Are you A social Enterprise?

Hi there. Welcome to this blog. If you’re reading this, it’s probably because you’re curious about social enterprises. Maybe you run a program. Maybe you run a charity or maybe you run an organization and you’re curious about whether it IS a social enterprise or whether it COULD BE a social enterprise. I really want to help you find an answer this question. I’ve been part of the social enterprise space for over ten years and I am still confused about it. I have attended conferences, both local, national, and even international conferences about social enterprises, and I have yet to find a consistent definition. And so I built out this flowchart to help myself try to get a handle on the question, and also to help others who are curious.

Flow Chart Are You A Social Enterprise?

Let me orient you to this ‘Are you a social enterprise?’ flowchart. The first question is: ‘Does your organization have a social mission that guides everything that you do?’ If no, then you cannot really be a social enterprise. I think this is pretty self-explanatory.

If you answer yes, then on to the next question ‘Do you pay people and do you have a business number?’ This is essential in terms of figuring out credibility and administration. If you do not pay people and you don’t have a business number, you’re not a social enterprise.

If you do however, that means that you are a Social Purpose Organization, and you MIGHT be running a social enterprise, and so you get another question: ‘Do you generate revenues from the sale of goods in a way that contributes to your mission?’ If you don’t, then you’re not a social enterprise.

If you do, then on to the next question: ‘Do your revenues cover the full direct costs of your business?’ A lot of organizations won’t be able to answer this easily because they don’t have the accounting systems in place that are sophisticated enough to answer this. But maybe yours can.  And so for the next few questions you really will need those accounting systems in place. We will cover that in a future blog, but if you do have this information about your finances, then  we can move into the next layers of inquiry. 

Do your revenues cover the full direct costs of your business?’ This refers to direct costs associated with labor and materials. So if your revenues do not cover the full direct costs of your enterprise, that means that you’re running a charitable program. And that can be great because there is a place for charitable programs. But to be clear, it’s not a social enterprise.  And this will have serious implications for growth.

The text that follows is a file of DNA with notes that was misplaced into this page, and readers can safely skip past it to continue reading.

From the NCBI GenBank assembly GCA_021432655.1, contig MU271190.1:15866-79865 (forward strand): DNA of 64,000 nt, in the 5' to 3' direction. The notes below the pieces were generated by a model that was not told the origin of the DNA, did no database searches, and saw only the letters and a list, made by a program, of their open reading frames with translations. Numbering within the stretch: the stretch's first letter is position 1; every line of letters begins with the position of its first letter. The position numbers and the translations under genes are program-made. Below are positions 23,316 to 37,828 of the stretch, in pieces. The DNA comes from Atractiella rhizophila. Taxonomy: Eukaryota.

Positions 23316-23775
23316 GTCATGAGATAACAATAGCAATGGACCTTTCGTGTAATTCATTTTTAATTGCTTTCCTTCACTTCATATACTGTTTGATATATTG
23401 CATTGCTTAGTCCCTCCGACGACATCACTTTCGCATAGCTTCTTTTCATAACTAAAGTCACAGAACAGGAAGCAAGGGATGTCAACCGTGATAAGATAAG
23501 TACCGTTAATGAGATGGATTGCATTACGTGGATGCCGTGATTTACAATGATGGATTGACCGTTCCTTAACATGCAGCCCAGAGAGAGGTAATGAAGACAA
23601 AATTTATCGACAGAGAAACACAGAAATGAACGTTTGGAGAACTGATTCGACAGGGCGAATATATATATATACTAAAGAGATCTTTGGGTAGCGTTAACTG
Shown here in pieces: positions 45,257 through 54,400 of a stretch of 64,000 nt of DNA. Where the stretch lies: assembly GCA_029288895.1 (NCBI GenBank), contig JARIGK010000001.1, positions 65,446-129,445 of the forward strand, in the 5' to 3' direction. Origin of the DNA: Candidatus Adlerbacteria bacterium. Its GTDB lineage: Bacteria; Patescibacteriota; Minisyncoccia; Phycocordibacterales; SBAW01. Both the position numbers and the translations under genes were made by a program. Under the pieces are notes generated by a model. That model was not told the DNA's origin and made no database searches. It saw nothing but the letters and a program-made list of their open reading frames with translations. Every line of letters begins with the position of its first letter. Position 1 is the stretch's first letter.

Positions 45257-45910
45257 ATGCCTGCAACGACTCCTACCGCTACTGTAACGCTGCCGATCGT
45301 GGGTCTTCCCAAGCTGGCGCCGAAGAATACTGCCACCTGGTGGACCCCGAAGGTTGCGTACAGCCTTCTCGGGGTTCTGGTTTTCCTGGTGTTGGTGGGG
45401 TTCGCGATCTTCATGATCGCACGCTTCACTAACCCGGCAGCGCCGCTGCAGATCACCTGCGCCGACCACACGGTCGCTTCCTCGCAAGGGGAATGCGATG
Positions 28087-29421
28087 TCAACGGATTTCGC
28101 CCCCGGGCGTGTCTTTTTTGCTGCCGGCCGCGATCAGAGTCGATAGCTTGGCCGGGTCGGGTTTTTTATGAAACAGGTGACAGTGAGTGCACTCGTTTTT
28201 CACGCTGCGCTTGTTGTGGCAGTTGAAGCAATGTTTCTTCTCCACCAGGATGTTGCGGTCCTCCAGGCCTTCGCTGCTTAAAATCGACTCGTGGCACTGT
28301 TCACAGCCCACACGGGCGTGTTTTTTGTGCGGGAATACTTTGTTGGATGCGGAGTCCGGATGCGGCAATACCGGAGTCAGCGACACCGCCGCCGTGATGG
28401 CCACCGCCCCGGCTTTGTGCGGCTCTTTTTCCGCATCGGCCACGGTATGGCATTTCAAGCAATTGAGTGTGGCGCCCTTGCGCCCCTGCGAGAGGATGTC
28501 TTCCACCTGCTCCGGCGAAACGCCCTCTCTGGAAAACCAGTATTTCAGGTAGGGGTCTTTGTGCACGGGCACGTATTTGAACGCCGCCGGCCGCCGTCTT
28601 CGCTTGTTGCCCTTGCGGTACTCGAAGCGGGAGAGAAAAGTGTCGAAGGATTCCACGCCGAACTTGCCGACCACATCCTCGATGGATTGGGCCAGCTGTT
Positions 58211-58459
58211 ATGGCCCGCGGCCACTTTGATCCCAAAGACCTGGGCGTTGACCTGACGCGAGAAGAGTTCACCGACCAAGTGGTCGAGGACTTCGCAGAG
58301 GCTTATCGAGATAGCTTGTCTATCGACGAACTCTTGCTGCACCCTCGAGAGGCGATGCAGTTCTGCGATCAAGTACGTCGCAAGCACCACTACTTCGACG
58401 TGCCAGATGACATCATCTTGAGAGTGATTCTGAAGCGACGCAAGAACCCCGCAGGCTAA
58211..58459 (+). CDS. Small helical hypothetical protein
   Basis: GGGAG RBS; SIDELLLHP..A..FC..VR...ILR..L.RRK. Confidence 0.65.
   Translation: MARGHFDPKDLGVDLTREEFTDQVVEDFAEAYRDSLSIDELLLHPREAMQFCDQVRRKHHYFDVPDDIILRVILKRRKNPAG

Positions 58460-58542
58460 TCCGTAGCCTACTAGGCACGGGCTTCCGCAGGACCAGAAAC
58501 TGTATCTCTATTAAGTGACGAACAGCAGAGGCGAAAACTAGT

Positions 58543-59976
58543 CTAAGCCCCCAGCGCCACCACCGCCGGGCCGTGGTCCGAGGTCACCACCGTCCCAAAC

If you answered yes, then you move on to the next question: ‘Do your revenues cover the full indirect costs of your business?’ This often includes the rent, insurance for both the social enterprise activities, and for the workers if you’re covered by WSIB, and also a portion of any overhead of the Executive Director and any other support staff. 

If you answer no, that means that you’re running a partial cost-recovery social enterprise. What that means is that what you have is a social enterprise, but you are only recovering a portion of your costs, which has big implications for your sustainability and growth potential.

And on to the final question: ‘Do your revenues cover more than the full indirect costs of your business, allowing you to reinvest profits into furthering your mission?’ If you answer no here, this means that you’re running a social enterprise but it’s an Employment Social Enterprise so the primary benefit to the social enterprise is creating employment.  Likely for people who are marginalized or highly barriered in some way (such as EcoEquitable, a social enterprise that I have been running for several years now). 

If you answered yes, this is AMAZING! You are running a unicorn, a profitable social enterprise! Congratulations. This is really something incredibly special. 

The reason I built out this flow chart is because we don’t have a sophisticated or nuanced language to talk about the diverse range of options within the social enterprise landscape. A lot of investors and funders and people in the community think that running a social enterprise means trying to create a unicorn. The reality is that social enterprises come in different shapes and with different business models, and we need to be able to tease those out so that we can have better, more realistic expectations of what social enterprises are doing, but also to be able to congratulate the social enterprise that don’t always have financial gains, they may be contributing to the community in other ways. And we need to find ways to quantify that and celebrate all of the ways that we can succeed in social purpose work.

Based on this chart, over the next several months we will be publishing a series of blog posts to support organizations navigating their social enterprise journey. Feel free to leave a comment or get in touch to continue the conversation, and watch this space for upcoming posts on this topic! 

Special thanks to Heather Simpson, Kate Ruff and Buy Social Canada for helping me develop these ideas.

Upcoming Topics:

  • Implications For Growth in a Social Enterprise
  • Best Practises for Setting Up Decent Work
  • Covering Direct and Indirect costs
  • Five common misunderstandings about social enterprises
  • What is an Asset Lock? And How Can It Help Your Social Enterprises
  • The Value of Cheap Mistakes: the Case for Feasibility Plans
  • And more!

Watch this space for new blog posts, and feel free to leave a comment or get in touch to continue the conversation! 

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